We were happily mingling and this retired civil servant, a new MIT graduate on a scholarship, was asking everyone what they were studying. He worked around the room from the Harvard students to the Boston University students, MIT and so forth and finally to the clump of Berklee students at one corner. He pointed at us. “Study apa?” (What do you study?)
“Kita orang study muzik.” (We’re studying music.)
“Muzik…??? MasyaAllah…!!!” (Music? OMG!!!) He proceeded to shake his head, unable to believe what he was hearing. It was clear he couldn’t comprehend anyone actually wasting time studying music. He looked like he pitied us. The Berklee students suddenly got very quiet and hung their heads low, as the whole room heard this gentleman utter, “MasyaAllah!”
The general public has always underestimated the contribution of arts to societal development. Industrialisation and wealth creation will indeed enable us to thrive and to progress, and for that we need the engineers, doctors and scientists. However, being human is more than just feeding our human intellect.
We also have to feed our souls. Nourishing both our intellect and souls would give our lives a deeper meaning and complete our experience as humans, the creatures on this Earth that God allowed the ability to reason, to think, and to feel and to love.
On the surface, it is easy to gauge a country’s development from its big shiny buildings and technological marvels... that is why most people focus on these as examples of human achievement and markers of progress.
But, it is ultimately the soul of the country that gives it its life and meaning. And, this is harder to pin down as the soul comes alive surrounded by feelings, emotions and inspirations, something not as tangible and clear.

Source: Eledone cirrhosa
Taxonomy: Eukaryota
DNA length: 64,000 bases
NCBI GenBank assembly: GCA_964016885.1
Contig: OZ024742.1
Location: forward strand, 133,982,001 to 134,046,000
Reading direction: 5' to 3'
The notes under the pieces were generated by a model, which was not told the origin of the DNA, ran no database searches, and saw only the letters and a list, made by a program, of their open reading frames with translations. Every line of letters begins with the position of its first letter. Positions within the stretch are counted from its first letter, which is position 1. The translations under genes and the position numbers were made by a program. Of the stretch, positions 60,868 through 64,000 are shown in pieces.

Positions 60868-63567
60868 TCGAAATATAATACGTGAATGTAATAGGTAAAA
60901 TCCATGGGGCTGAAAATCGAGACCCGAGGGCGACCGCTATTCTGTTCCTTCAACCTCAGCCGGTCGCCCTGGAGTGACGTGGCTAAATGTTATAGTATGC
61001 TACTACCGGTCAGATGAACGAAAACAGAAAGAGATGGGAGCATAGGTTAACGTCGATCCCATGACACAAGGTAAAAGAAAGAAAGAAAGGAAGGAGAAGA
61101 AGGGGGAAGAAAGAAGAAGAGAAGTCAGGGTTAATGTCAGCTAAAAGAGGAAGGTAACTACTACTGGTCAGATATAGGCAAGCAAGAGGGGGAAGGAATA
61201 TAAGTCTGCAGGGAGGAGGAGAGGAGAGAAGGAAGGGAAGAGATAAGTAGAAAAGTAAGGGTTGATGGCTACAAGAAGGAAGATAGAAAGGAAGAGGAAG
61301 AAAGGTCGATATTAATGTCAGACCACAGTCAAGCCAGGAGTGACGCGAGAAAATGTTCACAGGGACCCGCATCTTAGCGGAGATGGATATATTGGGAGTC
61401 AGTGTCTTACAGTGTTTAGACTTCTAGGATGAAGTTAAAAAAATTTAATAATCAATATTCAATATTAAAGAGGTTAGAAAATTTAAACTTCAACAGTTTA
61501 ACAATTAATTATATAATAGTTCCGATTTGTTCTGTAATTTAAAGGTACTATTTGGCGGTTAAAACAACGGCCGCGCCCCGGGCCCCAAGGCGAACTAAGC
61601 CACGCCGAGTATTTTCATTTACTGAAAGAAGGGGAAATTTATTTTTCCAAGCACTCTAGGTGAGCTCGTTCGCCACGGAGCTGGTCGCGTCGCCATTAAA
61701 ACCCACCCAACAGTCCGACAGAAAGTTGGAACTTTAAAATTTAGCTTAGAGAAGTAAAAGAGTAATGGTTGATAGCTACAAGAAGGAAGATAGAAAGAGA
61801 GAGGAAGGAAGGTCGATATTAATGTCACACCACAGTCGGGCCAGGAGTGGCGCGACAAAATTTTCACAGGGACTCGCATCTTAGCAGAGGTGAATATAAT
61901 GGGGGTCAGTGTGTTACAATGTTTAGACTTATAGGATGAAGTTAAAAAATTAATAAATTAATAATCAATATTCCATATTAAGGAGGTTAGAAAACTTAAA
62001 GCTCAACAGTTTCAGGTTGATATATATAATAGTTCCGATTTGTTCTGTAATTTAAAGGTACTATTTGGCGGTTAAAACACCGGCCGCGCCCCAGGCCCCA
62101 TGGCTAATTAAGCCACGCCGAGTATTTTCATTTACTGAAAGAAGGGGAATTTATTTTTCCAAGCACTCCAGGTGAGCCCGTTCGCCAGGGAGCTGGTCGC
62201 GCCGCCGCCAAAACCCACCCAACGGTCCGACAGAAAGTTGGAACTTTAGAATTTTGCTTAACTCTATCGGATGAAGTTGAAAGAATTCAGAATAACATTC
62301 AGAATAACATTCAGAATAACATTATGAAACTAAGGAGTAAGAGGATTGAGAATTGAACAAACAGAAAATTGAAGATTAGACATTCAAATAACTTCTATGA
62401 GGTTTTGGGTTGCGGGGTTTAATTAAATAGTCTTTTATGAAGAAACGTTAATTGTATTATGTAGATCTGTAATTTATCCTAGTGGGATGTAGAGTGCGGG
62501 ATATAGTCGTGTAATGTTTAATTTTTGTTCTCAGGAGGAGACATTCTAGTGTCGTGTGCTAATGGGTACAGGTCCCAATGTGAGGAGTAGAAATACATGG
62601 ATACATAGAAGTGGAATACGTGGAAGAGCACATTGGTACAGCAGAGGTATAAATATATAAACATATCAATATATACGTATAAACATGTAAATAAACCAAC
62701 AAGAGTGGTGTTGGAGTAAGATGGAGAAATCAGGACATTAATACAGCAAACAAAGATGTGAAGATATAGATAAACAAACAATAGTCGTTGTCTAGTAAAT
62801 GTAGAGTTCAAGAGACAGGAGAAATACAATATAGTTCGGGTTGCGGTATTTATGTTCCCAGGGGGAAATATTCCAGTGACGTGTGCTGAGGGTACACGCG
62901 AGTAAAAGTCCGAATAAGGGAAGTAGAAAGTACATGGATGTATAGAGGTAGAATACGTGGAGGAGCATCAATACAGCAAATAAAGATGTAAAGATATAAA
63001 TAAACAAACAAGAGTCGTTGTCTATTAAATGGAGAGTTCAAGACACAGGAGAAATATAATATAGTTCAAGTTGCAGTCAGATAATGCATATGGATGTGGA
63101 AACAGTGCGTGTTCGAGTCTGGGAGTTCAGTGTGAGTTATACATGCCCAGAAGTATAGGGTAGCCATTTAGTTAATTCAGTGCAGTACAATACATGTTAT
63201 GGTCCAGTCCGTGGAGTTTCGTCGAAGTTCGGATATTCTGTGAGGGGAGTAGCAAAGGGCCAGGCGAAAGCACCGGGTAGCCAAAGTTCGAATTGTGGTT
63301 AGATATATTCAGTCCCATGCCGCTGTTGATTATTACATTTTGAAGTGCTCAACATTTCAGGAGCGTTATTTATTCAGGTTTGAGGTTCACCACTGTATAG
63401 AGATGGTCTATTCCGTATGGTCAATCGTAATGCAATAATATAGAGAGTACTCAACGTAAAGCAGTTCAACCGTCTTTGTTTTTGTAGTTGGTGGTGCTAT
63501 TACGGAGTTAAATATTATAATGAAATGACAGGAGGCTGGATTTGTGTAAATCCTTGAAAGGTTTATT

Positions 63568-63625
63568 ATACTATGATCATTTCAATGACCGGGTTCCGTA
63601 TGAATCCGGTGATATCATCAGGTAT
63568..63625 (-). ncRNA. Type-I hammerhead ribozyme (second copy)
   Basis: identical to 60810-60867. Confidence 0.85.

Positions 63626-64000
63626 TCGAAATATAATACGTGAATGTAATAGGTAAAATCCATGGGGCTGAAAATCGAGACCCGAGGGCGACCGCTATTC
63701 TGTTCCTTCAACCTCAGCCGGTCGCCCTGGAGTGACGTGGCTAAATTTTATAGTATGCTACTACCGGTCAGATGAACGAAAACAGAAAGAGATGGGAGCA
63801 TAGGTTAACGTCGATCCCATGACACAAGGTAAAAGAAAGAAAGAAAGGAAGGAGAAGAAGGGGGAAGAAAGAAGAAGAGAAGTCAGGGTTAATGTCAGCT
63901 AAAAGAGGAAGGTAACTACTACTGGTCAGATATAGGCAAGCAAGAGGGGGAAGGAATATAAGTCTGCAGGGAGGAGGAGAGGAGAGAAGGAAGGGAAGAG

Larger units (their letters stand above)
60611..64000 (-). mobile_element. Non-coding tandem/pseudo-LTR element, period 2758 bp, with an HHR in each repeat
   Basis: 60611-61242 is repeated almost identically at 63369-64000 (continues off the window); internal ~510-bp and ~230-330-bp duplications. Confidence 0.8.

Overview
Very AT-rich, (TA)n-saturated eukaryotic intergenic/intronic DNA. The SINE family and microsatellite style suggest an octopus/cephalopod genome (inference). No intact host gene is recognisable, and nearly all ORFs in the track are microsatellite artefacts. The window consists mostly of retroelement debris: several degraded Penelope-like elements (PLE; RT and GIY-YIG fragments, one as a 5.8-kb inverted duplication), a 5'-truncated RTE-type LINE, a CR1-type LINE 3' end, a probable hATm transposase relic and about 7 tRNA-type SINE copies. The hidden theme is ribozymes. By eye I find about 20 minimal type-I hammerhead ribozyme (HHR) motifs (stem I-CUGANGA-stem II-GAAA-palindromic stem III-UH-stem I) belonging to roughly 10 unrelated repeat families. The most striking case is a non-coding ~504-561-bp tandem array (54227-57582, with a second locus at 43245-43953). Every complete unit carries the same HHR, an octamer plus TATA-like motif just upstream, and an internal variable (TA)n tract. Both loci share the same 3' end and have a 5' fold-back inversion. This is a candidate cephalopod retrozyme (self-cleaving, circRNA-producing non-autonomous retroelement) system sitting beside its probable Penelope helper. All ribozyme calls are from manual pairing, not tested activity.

The flourishing of arts and creative ideas is the best way for a country to have a distinct soul; and a soul will inspire a country to greater heights.
Beethoven’s magnificent Ninth Symphony was a reflection of growing nationalism in 19th century Germany, and the country’s resulting unification was in turn inspired in part by the ideals inherent in Beethoven’s masterpiece itself. The entire spirit of a nation captured in a majestic piece of art. Talk to any German and they are proud of Beethoven.
Jazz flourished in the legendary clubs of New York City like The Village Vanguard and The Blue Note, seminal music joints that gave birth to music innovators Miles Davis, John Coltrane and Charlie Parker who in turn gave the Big Apple its soul and elevated New York City to mythical proportions.
In order for our lives to have deeper meaning and for our nation to be known as a creative force, we too need to find our soul. And that is simply hard in a world where creativity is under-appreciated.
The creative ones will always have the last laugh, though. Suhaimi simply ignored the caller and cut him off. And, one friend from Berklee named his final music recital “Music…??? MasyaAllah…!!!”.
Ahmad Izham Omar works in the production of TV, film and music content and gets panicky trying to figure out his next tweet